I will post a picture once the plant fully blooms.

Photo Credits: Me

Seven Random Things About Us

Posted by Jordan | Tuesday, February 19, 2008 | | 1 comments »

Wicked Gardener stated: "I've tagged you! Seven Random Things about you. Just cause I love your blog!"

Here is our list of seven random things:

  1. Annah and I are the proud owners of two hermit crabs.

  2. We both enjoy cooking.

  3. We both love the TV shows House, M.D., Six Feet Under, and 24 (at least Jordan likes 24)

  4. Annah is Korean and Jordan is Norwegian & Native American.

  5. Annah enjoys rock climbing, but Jordan has yet to get hooked on this.

  6. Jordan enjoys fishing and Annah enjoys it now that she actually catches fish.

  7. We were able to meet and listen to the author Michael Pollan when he was in Iowa City, Iowa on January 13th, 2008.

Photo Credits: (1) Flags are public domain images from Wikipedia which were combined into one image, (2) Michael Pollan picture was taken by me following his speech.

Peperomia Orba Flower

Posted by Jordan | Thursday, February 07, 2008 | , | 5 comments »

(Peperomia orba flower -- click on it to see a larger version)

The picture above is my flowering Peperomia orba plant that has been growing along the windowsill since I got it a few months ago. It gets somewhere between four to eight hours of sunlight each day and is labeled as being a Medium Light plant. It seems to be getting the appropriate amount of light and water, and even though the humidity is rather low where it is growing (only 30%) it still seems to be happy.

Until today, I had somehow not noticed that there was an unusual growth on this peperomia orba. I was surprised and immediately researched what the flowers look like for this plant and found out that they "produce greenish-white, panicle-like flower spikes." They aren't the most brilliant flowers to look at, but it's nice to find out that the plant appreciates the growing conditions I have been providing it and hopefully it will continue to grow and flower long into the future.

Reference: http://www.greenzonelife.com/dictionary/peperomia.htm
Photo Credit: Me

(Variegated Pink African Violet)

Annah and I purchased this beautiful variegated pink Saintpaulia ionantha ("African Violet") at a store up in the Twin Cities called Linder's Garden Center for a couple of dollars. Calling it a Saintpaulia ionantha in this post is most likely incorrect, but the label on the pot said "Saintpaulia hybrida" and I have been unable to find anything specifically on that. Anyway, I had been looking for this plant ever since I saw this post post on the blog Plantsarethestrangestpeople, which is one of our favorite blogs. I also saw this post on another favorite blog which is called Damn Plants, which also made me want to be able to get my hands on one of these plants. The pictures in each blog have leaves with more variegation on them than the one we purchased, since the variegation is mainly just on the center leaves, but it is still quite beautiful and surely won't be the last variegated African Violet we purchase.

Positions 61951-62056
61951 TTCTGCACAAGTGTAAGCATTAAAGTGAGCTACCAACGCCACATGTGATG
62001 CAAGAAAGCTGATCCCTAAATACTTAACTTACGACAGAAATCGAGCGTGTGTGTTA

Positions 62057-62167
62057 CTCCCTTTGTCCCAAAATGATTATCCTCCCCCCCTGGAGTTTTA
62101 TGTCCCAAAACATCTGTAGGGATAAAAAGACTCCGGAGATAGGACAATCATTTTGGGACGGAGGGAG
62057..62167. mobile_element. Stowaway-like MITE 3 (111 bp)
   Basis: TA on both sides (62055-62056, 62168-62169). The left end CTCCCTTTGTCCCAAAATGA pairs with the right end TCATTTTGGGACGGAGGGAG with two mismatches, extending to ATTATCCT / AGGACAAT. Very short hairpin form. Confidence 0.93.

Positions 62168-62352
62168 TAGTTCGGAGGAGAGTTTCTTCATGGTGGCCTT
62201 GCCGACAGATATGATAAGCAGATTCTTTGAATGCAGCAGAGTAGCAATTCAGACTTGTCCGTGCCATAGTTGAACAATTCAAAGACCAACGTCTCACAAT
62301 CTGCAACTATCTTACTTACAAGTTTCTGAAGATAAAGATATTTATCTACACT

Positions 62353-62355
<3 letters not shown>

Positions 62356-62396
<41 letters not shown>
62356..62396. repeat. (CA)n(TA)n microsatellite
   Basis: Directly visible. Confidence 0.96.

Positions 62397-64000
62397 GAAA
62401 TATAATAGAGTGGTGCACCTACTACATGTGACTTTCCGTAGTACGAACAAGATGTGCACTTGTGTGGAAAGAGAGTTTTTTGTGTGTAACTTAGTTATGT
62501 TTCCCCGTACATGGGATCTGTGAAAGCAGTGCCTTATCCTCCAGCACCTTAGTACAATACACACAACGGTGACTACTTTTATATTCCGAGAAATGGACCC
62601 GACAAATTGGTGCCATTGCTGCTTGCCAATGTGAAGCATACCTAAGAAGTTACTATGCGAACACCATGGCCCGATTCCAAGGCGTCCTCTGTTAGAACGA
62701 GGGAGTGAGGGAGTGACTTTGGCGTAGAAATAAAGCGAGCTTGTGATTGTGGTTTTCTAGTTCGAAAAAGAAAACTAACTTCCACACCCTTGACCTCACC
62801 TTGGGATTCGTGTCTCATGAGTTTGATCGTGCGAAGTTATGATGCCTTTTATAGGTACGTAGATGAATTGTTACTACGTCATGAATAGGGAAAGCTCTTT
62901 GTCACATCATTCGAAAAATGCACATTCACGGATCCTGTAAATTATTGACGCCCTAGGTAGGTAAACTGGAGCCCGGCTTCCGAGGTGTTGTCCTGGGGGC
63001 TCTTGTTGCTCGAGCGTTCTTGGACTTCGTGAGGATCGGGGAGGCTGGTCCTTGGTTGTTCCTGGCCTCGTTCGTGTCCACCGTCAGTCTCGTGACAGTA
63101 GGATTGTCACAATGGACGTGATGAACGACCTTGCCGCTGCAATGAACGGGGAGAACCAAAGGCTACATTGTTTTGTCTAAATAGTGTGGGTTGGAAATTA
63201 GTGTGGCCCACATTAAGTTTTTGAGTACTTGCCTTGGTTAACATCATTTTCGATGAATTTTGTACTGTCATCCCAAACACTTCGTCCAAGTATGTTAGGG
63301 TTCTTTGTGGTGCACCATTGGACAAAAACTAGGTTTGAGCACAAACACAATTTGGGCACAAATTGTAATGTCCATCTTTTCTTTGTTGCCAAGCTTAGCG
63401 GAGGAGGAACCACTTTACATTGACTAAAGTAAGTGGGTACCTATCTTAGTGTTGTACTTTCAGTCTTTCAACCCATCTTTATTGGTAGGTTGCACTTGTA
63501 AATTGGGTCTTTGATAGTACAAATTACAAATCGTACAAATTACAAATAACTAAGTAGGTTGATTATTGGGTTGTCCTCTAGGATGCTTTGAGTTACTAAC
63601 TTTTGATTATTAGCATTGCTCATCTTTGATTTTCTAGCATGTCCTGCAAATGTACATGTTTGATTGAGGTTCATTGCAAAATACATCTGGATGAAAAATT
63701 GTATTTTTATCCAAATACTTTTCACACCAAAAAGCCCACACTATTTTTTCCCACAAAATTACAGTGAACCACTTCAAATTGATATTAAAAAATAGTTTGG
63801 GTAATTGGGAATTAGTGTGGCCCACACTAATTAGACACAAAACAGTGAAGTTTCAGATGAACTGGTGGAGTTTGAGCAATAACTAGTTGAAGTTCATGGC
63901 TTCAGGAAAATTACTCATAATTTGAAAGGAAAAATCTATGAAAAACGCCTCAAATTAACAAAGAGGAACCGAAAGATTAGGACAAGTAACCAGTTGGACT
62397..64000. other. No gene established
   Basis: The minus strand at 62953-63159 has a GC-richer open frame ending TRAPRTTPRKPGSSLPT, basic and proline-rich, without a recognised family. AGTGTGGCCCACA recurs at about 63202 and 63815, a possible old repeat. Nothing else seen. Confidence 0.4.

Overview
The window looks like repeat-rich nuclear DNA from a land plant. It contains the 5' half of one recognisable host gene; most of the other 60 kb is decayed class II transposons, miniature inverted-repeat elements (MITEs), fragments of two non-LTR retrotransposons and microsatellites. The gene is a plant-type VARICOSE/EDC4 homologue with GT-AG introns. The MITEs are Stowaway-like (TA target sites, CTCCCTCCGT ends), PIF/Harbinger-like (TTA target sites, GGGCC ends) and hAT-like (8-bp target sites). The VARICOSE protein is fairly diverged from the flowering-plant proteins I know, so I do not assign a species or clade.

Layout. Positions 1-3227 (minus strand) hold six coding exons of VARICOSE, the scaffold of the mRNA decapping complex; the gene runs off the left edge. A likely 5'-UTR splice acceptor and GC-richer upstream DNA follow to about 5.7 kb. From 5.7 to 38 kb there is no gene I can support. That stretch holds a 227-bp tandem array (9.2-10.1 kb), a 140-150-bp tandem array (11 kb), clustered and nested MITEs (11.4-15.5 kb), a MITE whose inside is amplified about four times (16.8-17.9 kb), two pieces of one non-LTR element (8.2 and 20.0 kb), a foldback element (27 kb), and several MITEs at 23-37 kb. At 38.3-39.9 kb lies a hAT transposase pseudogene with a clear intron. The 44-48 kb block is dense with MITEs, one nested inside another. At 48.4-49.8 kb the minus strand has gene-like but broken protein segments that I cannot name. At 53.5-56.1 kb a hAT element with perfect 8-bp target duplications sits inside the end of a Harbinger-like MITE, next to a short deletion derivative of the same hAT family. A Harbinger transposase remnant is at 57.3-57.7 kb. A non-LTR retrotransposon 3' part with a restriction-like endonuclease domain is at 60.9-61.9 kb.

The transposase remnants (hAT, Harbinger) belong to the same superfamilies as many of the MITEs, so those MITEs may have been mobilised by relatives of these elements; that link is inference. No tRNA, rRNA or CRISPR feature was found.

(A little bit closer view...)

This is my first African Violet but Annah owns one that she nursed back to health a plant that never bloomed and was rather boring into a plant that is very healthy and vigorously blooming plant.

(Even closer...)

Caring for an African Violet is pretty easy. Usually a North or East facing window is best for getting a healthy plant that blooms, but placing them under fluorescent growing lights will also result in healthy plants. I currently have mine placed under growing lights and will hopefully be able to maintain the current beauty of the plant. Temperature should be in the 70s during the day but should not fall below 60 degrees at night. These plants like a little bit of humidity to stay healthy. Also, these plants should never dry out completely and an adequate soil moistness should always be maintained for this plant.

Hopefully our African Violet collection can begin to grow now that we know of a good place to purchase them.

Reference: http://www.hort.purdue.edu/ext/HO-10.pdf
Photo Credits: Me